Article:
As Josh Li notes, blockchain facilitates cross-border settlement of payments and remittances and can address the specific pain points associated with these transactions.
According to Josh Li, “The current system for settling international payments and remittances is too slow, too expensive, and too risky. Intermediaries such as banks and payment platforms make remittances inefficient and make it difficult to track payments. Current traditional clearing systems provide only limited pricing and transparency of counterparty identity. Smaller, local banks are also unable to provide the global services that are key to cross-border activity.”
“Because blockchain eliminates the need for many expensive intermediaries, it is also faster (clearing takes seconds instead of days) and less expensive than traditional, centralized payment systems.” Josh Li explained.
He also noted that Roxe’s node members can enjoy the speed and cost benefits of blockchain technology without having to deal directly with any cryptocurrency, which can avoid volatility and other risks.
Roxe also supports cryptocurrencies and stablecoins as other underlying asset classes that can be sent and received through its payment platform. Josh Li said Roxe is flexible enough to enable its customers to immediately benefit from blockchain technology, whether the underlying asset is fiat, mainstream cryptocurrency or stablecoin cryptocurrency.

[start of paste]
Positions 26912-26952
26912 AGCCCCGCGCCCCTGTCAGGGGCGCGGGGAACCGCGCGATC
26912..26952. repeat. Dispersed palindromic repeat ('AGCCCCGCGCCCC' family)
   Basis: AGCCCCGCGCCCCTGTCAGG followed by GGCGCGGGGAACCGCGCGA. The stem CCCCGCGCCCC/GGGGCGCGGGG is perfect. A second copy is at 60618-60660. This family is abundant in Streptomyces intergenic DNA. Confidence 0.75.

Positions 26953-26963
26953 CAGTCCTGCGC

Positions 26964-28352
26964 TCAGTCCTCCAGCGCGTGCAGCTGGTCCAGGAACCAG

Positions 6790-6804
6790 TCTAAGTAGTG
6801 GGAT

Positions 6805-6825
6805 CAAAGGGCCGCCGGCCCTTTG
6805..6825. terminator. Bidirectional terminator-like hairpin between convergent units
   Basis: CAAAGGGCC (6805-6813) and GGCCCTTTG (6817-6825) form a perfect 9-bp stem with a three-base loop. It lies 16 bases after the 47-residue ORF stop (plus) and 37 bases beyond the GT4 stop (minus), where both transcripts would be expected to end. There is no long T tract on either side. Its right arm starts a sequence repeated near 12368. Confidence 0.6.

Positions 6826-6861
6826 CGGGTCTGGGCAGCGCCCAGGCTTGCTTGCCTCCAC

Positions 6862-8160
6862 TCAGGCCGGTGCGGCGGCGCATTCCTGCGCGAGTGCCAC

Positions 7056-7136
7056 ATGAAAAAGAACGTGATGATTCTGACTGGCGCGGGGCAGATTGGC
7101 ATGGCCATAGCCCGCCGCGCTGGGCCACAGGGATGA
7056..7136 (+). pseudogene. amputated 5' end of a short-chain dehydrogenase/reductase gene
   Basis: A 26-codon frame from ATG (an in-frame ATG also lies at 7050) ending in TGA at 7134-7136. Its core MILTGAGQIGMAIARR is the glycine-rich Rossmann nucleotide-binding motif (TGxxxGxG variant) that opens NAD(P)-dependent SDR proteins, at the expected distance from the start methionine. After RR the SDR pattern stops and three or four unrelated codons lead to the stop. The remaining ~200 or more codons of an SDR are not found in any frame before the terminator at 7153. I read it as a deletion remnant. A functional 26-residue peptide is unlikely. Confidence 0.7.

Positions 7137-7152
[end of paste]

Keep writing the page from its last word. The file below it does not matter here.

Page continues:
Looking to the future of CBDC
Looking ahead, Josh Li believes that central bank digital currencies (CBDCs) will be a “major catalyst” in driving domestic and cross-border crypto payments into the mainstream, and Roxe has announced a free program for 119 developing countries to issue their own CBDCs on the Roxe platform.
“With the right technology, CBDCs will not only make payments faster and cheaper, but they will also enable greater interoperability between payment platforms and various financial institutions.” Josh Li said, “CBDC is also a key entry point into the DeFi liquidity pool, a more efficient and equitable way for participants to earn returns on idle capital and receive better wholesale FX rates.”
“In the short term, Roxe will seek to ‘open up’ the access most widely used for cross-border remittances.” Commenting on Roxe’s short and long-term roadmap, Josh Li said, “We have already announced partnerships with several other countries that are committed to opening up to more high volume countries, such as China and the Philippines. Our long term vision is that the Roxe network will be available in every country/region. We believe that advances in blockchain technology should fundamentally change the way global payments are made, making payments virtually instant and extremely low cost.”
Posted by:CoinYuppie，Reprinted with attribution to:https://coinyuppie.com/interview-with-josh-li-chief-commercial-officer-of-roxe-how-blockchain-can-improve-the-cross-border-remittance-industry-2/